On Episode 16 of Covington’s Inside Privacy Audiocast, Dan Cooper, Yan Luo and Zhijing Yu discuss the implications of China’s Personal Information Protection Law (PIPL) for companies with data or doing business in China. The law, which entered into force on November 1, is the first comprehensive personal information protection law in China and
On September 28, 2021, the European Data Protection Board (“EDPB”) issued its opinion on the European Commission’s (“Commission”) draft decision on the adequate protection of personal data in the Republic of South Korea. Once the Commission approves the decision, it will allow for personal data to flow freely from the EEA to commercial operators and public authorities in South Korea, without the need to implement other transfer mechanisms provided in the General Data Protection Regulation (“GDPR”), such as standard contractual clauses.
The EDPB’s opinion is overall favorable with respect to the Commission’s finding that South Korea’s data protection laws offer a level of protection essentially equivalent to that provided by the GDPR. In particular, the EDPB highlights that there are “numerous similarities” between the South Korean data protection laws (which include the Personal Information Protection Act (PIPA), its adjoining Enforcement Decree, and Notification No. 2021-1) and the European data protection framework, in particular the GDPR.
Continue Reading EDPB Adopts Overall Favorable Opinion on European Commission’s Draft Adequacy Decision for South Korea
There have been many headlines today about the UK Government’s plans to reform UK data protection law. We are still reviewing the (near 150-page) consultation document, but set out below a dozen proposals that we thought might pique the interest of readers of our blog.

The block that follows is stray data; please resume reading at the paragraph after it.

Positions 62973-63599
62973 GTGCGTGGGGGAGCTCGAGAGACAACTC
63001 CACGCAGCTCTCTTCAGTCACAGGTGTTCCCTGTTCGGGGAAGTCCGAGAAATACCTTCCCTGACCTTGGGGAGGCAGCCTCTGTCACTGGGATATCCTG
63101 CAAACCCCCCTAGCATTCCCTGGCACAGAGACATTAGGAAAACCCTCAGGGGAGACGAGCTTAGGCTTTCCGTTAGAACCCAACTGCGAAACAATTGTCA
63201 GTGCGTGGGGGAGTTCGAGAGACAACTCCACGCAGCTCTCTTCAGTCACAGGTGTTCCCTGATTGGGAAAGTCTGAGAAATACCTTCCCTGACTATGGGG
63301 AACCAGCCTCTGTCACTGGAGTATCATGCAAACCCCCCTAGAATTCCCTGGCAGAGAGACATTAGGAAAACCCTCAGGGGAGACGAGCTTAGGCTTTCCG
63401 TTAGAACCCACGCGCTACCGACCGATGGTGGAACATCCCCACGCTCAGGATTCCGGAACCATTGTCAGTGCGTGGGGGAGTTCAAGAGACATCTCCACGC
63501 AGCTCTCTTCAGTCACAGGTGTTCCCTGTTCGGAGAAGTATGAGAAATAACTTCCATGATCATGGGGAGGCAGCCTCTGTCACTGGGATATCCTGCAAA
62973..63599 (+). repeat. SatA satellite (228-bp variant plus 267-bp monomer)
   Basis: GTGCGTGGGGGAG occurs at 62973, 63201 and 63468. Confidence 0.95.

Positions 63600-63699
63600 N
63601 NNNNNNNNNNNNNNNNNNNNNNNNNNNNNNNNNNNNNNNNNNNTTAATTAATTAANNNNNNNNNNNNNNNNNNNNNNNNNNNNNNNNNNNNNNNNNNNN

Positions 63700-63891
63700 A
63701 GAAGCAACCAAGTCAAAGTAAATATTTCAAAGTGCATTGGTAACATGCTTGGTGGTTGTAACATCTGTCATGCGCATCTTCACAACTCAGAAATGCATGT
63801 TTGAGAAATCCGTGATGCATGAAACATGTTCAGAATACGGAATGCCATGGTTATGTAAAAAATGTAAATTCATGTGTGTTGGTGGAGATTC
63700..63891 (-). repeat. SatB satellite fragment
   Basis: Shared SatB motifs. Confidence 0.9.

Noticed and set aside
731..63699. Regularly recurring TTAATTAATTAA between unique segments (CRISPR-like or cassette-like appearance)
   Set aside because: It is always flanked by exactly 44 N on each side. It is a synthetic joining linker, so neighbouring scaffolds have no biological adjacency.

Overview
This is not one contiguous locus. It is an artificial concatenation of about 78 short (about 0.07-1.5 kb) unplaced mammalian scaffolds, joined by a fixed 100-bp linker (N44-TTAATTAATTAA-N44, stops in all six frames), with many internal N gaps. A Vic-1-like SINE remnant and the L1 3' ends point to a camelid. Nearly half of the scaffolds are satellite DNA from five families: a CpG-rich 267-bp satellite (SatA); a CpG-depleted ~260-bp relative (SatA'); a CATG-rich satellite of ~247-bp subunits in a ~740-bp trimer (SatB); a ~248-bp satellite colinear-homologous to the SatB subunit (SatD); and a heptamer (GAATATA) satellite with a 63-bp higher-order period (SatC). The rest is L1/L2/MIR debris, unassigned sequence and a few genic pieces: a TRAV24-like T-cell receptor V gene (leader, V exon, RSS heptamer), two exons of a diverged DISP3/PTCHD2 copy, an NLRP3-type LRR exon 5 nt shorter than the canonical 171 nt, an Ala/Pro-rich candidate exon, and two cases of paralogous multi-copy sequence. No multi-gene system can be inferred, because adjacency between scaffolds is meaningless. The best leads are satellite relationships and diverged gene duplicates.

Continue Reading 12 Eye-Catching Proposals In The UK Government’s Plan To Reform UK Data Protection Law
On August 11, 2021, the UK Information Commissioner’s Office (“ICO”) opened a public consultation to solicit stakeholder input regarding the UK’s approach to regulating international transfers of personal data under the UK General Data Protection Regulation (“UK GDPR”) (see here). To kick off this initiative, the ICO published a consultation paper setting out various policy options that the UK is considering, as well as:
- a draft set of contractual templates to facilitate transfers of personal data outside the UK, including: (1) a draft international data transfer agreement (“IDTA”); and (2) a draft international transfer addendum to be appended to the recently approved EU standard contractual clauses (“EU Addendum”); and
- a draft transfer impact assessment tool designed to help controllers and processors transferring personal data under the UK GDPR satisfy the requirements articulated by the Court of Justice of the European Union (“CJEU”) in the Schrems II decision (see here).
The ICO has requested that interested stakeholders submit their feedback by no later than October 7, 2021. In this blog post, we summarize these documents and tools, and identify topics that interested stakeholders may want to address when preparing their submission to the public consultation.…